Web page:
- Monnier N, Krivosic-Horber R, Payen J-F, Kozak-Ribbens G, Nivoche Y, Adnet P, Reyford H, Lunardi J. 2002. Presence of two different genetic traits in malignant hyperthermia families: implication for genetic analysis, diagnosis, and incidence of malignant hyperthermia susceptibility. Anesthesiology 97: 1067–1074. PubMed ID: 12411788
- Monnier N, Procaccio V, Stieglitz P, Lunardi J. 1997. Malignant-hyperthermia susceptibility is associated with a mutation of the alpha 1-subunit of the human dihydropyridine-sensitive L-type voltage-dependent calcium-channel receptor in skeletal muscle. Am. J. Hum. Genet. 60: 1316–1325. PubMed ID: 9199552
- Nelson BR, Wu F, Liu Y, Anderson DM, McAnally J, Lin W, Cannon SC, Bassel-Duby R, Olson EN. 2013. Skeletal muscle-specific T-tubule protein STAC3 mediates voltage-induced Ca2+ release and contractility. Proc. Natl. Acad. Sci. U.S.A. 110: 11881–11886. PubMed ID: 23818578
- Nelson TE, Flewellen EH. 1983. Current concepts. The malignant hyperthermia syndrome. N. Engl. J. Med. 309:416-418. PubMed ID: 6348539
- Robinson R, Carpenter D, Shaw M-A, Halsall J, Hopkins P. 2006. Mutations in RYR1 in malignant hyperthermia and central core disease. Hum. Mutat. 27: 977–989. PubMed ID: 16917943
- Robinson RL, Carpenter D, Halsall PJ, Iles DE, Booms P, Steele D, Hopkins PM, Shaw M-A. 2009. Epigenetic allele silencing and variable penetrance of malignant hyperthermia susceptibility. British Journal of Anaesthesia 103: 220–225. PubMed ID: 19454545
- Rosenberg H, Sambuughin N, Riazi S, Dirksen R. 2013. Malignant Hyperthermia Susceptibility. In: Pagon RA, Adam MP, Bird TD, Dolan CR, Fong C-T, and Stephens K, editors. GeneReviews™, Seattle (WA): University of Washington, Seattle. PubMed ID: 20301325
- Stamm DS, Aylsworth AS, Stajich JM, Kahler SG, Thorne LB, Speer MC, Powell CM. 2008. Native American myopathy: congenital myopathy with cleft palate, skeletal anomalies, and susceptibility to malignant hyperthermia. Am. J. Med. Genet. A 146A: 1832–1841. PubMed ID: 18553514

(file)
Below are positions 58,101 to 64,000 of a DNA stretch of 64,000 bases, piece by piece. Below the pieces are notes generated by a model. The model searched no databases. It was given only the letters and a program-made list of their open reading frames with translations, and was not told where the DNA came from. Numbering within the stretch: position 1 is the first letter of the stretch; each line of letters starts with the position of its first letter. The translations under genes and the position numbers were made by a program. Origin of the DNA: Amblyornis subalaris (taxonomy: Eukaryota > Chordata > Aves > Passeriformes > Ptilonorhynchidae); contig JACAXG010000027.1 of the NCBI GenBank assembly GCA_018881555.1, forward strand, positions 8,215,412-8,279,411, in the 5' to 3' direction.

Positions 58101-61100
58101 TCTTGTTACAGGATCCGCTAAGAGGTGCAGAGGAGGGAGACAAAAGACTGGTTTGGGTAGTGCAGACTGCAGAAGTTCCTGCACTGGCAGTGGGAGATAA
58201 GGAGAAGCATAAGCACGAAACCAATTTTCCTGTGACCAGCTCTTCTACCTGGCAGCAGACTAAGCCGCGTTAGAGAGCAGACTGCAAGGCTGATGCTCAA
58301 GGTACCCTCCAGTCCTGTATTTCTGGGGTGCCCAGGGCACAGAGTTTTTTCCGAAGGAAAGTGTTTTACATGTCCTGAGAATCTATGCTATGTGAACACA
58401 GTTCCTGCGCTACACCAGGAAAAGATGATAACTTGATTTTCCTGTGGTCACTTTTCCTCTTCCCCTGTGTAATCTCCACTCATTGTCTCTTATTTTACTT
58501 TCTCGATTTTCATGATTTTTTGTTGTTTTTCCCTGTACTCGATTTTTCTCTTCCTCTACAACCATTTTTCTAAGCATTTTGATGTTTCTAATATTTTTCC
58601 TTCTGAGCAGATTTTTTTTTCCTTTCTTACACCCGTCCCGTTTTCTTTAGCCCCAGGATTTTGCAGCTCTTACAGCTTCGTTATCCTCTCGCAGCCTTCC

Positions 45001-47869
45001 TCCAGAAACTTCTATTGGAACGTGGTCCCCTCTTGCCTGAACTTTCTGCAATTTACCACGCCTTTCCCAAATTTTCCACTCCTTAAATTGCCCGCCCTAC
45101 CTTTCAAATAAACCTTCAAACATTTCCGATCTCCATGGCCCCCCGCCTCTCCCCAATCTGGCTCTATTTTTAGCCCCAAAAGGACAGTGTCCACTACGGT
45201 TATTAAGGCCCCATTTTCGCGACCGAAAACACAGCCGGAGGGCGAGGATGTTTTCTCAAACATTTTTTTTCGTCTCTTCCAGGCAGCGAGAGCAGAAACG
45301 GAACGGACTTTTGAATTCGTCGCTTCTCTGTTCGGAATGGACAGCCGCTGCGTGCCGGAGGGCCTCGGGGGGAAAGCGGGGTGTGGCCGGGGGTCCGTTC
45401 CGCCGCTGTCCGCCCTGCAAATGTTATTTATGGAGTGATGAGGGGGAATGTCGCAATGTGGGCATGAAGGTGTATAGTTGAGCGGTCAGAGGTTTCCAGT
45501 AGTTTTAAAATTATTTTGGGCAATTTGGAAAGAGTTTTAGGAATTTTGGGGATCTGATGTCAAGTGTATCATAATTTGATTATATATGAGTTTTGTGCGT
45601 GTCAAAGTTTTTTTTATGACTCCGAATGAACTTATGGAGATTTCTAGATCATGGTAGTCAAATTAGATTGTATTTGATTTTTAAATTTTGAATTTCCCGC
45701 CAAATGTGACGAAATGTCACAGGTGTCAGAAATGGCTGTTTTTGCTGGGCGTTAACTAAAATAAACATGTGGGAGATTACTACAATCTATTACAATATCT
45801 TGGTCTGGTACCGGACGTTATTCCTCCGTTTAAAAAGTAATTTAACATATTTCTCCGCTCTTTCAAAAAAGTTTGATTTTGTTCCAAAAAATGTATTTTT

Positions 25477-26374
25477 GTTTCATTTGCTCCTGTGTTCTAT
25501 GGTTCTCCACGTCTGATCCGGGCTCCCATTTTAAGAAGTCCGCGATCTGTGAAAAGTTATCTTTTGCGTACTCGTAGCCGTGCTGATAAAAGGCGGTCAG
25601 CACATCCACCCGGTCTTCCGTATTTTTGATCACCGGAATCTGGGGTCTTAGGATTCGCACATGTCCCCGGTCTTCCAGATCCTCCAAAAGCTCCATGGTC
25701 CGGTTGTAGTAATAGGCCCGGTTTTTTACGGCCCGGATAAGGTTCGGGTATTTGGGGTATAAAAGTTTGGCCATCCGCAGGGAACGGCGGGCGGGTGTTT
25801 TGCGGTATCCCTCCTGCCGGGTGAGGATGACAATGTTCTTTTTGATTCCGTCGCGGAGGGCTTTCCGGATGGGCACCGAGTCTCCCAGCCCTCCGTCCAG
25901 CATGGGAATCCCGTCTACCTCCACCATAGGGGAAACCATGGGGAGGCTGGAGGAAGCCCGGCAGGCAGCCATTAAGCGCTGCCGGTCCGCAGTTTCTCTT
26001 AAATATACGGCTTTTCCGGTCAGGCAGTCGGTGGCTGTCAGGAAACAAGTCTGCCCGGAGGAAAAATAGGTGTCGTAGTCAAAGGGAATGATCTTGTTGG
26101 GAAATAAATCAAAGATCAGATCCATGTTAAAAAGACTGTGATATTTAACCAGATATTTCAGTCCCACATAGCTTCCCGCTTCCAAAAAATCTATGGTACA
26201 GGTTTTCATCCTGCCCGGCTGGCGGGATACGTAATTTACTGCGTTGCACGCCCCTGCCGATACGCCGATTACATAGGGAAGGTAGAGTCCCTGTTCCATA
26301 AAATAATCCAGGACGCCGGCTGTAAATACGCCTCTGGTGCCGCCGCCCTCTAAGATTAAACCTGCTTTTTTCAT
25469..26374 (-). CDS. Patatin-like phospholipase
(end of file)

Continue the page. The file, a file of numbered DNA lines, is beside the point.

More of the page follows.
- Toppin PJ, Chandy TT, Ghanekar A, Kraeva N, Beattie WS, Riazi S. 2010. A report of fulminant malignant hyperthermia in a patient with a novel mutation of the CACNA1S gene. Canadian Journal of Anesthesia/Journal canadien d’anesthésie 57: 689–693. PubMed ID: 20431982
We use a combination of Next Generation Sequencing (NGS) and Sanger sequencing technologies to cover the full coding regions of the listed genes plus ~20 bases of non-coding DNA flanking each exon. As required, genomic DNA is extracted from the patient specimen. For NGS, patient DNA corresponding to these regions is captured using an optimized set of DNA hybridization probes. Captured DNA is sequenced using Illumina’s Reversible Dye Terminator (RDT) platform (Illumina, San Diego, CA, USA). Regions with insufficient coverage by NGS are covered by Sanger sequencing. All pathogenic, likely pathogenic, or variants of uncertain significance are confirmed by Sanger sequencing.
For Sanger sequencing, Polymerase Chain Reaction (PCR) is used to amplify targeted regions. After purification of the PCR products, cycle sequencing is carried out using the ABI Big Dye Terminator v.3.0 kit. PCR products are resolved by electrophoresis on an ABI 3730xl capillary sequencer. In nearly all cases, cycle sequencing is performed separately in both the forward and reverse directions.
Patient DNA sequence is aligned to the genomic reference sequence for the indicated gene region(s). All differences from the reference sequences (sequence variants) are assigned to one of five interpretation categories, listed below, per ACMG Guidelines (Richards et al. 2015).
(1) Pathogenic Variants
(2) Likely Pathogenic Variants
(3) Variants of Uncertain Significance
(4) Likely Benign Variants
(5) Benign, Common Variants
Human Genome Variation Society (HGVS) recommendations are used to describe sequence variants (http://www.hgvs.org). Rare variants and undocumented variants are nearly always classified as likely benign if there is no indication that they alter protein sequence or disrupt splicing.